July 27th, 2013
“But now the looking-glass caused more unhappiness than ever, for some of the fragments were not so large as a grain of sand, and they flew about the world into every country. When one of these tiny atoms flew into a person’s eye, it stuck there unknown to him, and from that moment he saw everything through a distorted medium, or could see only the worst side of what he looked at, for even the smallest fragment retained the same power which had belonged to the whole mirror. Some few persons even got a fragment of the looking-glass in their hearts, and this was very terrible, for their hearts became cold like a lump of ice.” (Hans Christian Andersen, The Snow Queen)
The Snow Queen was written by HC Andersen in 1845. The story follows young Kay and Gerda in their childhood adventures, until Kay gets a splinter from “the devil’s mirror” in the eye and his personality changes. Where he used to be a sweet boy, he is now sullen and rude, and eventually he disappears with the Snow Queen into her land of eternal snow. Gerda sets out to get him back, and has many adventures on the way.
The story has been interpreted in many ways: the conflict between childhood and adulthood is usually at the core. The devil’s mirror will make you see less good in the world and more evil, and in the fairytale it’s apparent (through the loss of innocence and happiness that follows in the splinter’s wake) that “evil” is something that comes with maturity.
Read as a (rather interrupted) coming of age story, there’s been much emphasis on Gerda’s journey: In the beginning of the quest she sacrifices her red shoes to the river to get her friend back. The shoes have naturally been seen a symbol of blood and female sexuality. She is also held up in a garden with flowers who tell dreamlike stories of love – often a part of female adolescence. Gerda also meets her own opposite in the brutal and self-sufficient robber girl, a shocking experience for the innocent Gerda. It’s a long and hazardous journey, though, and by the time Gerda reaches the Snow Queen’s land, she has lost her ability to cry.
Enter the Snow Queen: she doesn’t really appear much in the story, but has still given name to it. She is not really the culprit either; the mirror was the devil’s, and Kay followed her by his own free will. What she is, in all her icy splendor, is a symbol of power without feelings. Her domain is everything white and clean, and her language is logic and reason. When Gerda enters the queen’s hall, she finds Kay on the floor:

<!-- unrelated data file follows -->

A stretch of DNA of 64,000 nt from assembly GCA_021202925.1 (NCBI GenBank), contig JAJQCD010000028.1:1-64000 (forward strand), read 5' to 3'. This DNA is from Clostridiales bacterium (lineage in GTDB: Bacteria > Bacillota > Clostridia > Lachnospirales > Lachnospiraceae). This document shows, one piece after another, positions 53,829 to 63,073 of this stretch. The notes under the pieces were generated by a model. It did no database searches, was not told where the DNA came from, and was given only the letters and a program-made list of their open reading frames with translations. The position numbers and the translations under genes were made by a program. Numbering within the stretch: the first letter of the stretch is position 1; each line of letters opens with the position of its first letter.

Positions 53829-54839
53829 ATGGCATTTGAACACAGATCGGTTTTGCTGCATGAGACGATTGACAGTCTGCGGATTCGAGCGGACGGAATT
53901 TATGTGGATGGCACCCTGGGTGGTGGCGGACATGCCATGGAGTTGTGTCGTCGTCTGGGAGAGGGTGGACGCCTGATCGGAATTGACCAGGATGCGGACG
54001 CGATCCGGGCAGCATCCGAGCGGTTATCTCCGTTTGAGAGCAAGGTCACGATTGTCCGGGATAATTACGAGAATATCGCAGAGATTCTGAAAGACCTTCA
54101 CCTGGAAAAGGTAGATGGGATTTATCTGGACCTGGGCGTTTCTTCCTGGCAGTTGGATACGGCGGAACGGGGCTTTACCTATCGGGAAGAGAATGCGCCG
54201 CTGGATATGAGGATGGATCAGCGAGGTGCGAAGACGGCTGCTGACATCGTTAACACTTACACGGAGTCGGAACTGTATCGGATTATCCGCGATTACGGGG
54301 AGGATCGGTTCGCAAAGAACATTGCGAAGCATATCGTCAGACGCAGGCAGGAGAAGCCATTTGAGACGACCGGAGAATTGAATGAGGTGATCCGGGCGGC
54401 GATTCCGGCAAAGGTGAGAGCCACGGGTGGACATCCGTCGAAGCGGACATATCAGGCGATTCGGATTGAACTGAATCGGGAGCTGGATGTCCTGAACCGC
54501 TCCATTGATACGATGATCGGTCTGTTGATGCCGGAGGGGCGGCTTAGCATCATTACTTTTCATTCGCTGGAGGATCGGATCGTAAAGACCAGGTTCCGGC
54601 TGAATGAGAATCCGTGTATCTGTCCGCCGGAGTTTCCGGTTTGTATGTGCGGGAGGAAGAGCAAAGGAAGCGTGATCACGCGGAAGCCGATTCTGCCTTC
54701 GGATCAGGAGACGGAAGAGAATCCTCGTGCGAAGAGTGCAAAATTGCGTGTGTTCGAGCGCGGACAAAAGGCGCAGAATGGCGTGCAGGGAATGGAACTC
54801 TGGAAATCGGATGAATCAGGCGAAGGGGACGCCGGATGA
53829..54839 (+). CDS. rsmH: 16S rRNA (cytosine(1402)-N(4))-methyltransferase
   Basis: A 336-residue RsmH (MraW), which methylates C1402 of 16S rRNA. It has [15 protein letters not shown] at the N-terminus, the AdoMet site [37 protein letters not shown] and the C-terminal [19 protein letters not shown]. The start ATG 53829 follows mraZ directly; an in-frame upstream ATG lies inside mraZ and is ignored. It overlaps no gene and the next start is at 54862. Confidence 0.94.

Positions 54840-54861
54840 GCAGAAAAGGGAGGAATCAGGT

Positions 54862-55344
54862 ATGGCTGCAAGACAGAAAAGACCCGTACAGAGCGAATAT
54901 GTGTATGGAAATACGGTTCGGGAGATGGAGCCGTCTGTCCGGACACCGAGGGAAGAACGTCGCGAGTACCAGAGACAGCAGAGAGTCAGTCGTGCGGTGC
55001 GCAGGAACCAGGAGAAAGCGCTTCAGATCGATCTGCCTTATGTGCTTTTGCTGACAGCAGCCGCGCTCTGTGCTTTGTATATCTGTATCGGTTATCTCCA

“He dragged some sharp, flat pieces of ice to and fro, and placed them together in all kinds of positions, as if he wished to make something out of them; just as we try to form various figures with little tablets of wood which we call “a Chinese puzzle.” Kay’s fingers were very artistic; it was the icy game of reason at which he played, and in his eyes the figures were very remarkable, and of the highest importance; this opinion was owing to the piece of glass still sticking in his eye.” (H C Andersen, The Snow Queen)
The Snow Queen has developed a close and almost loving, relationship with Kay. When he has mastered the art of logic, she will give him great rewards. Her kisses takes away the shivers of cold, and gradually his heart turns to ice. Gerda is able to set this straight by finally being able to cry – then he cries too, and the Devil’s splinter is washed from his eye. The moral at the end is that the pair of them grew up to be fine adults, who always were children at heart.
It’s not just HC Andersen who has written about innocent children’s ability to imagine and believe, and the loss of these abilities that often comes with adulthood. Peter Pan springs to mind, and also – to a certain degree – Alice in Wonderland. Grown up authors write about these themes with deep nostalgia (even though the writer in question obviously has not lost said ability to imagine). In The Snow Queen, logic and reason are named the enemies of faith and imagination and maybe that is true? Fairytale language is the language of dreams and visions, there is not much room for reason and logic – and maybe the moment you stop reading fairytales, is the moment your really start to define your world in purely logical terms?
The Snow Queen is not just a story of childhood lost, though. We all know someone, or we have been there ourselves: something happens that breaks something inside, people change and become distant to the ones who love them. What used to be joyous isn’t anymore. Maybe this is the gist of the Snow Queen’s curse? A numbness to life, sometimes depression, more often a state of mind where everyday chores and schematic order is the vehicle chosen to navigate ones life.
I think one can become a Kay or a Gerda at any point in life – imagination itself has little to do with innocence, or childhood, it’s about how we choose to see the world. Reading a blog post about fairytales certainly makes you an excellent Gerda…
As for Frozen, the story is changed quite a bit from the original: there is no Kay, and Gerda has become Anna. Her mission is to find the Snow Queen in order to save the land from eternal winter. The queen is question is Anna’s own sister, Elsa. Initially I think I like the new twists: many clichés and stereotypes can be avoided by taking the boy out of the picture, and the sister aspect is intriguing. Let’s just hope though, that the original message hasn’t disappeared as well, it’s far too precious to be lost.
Camilla Bruce 2013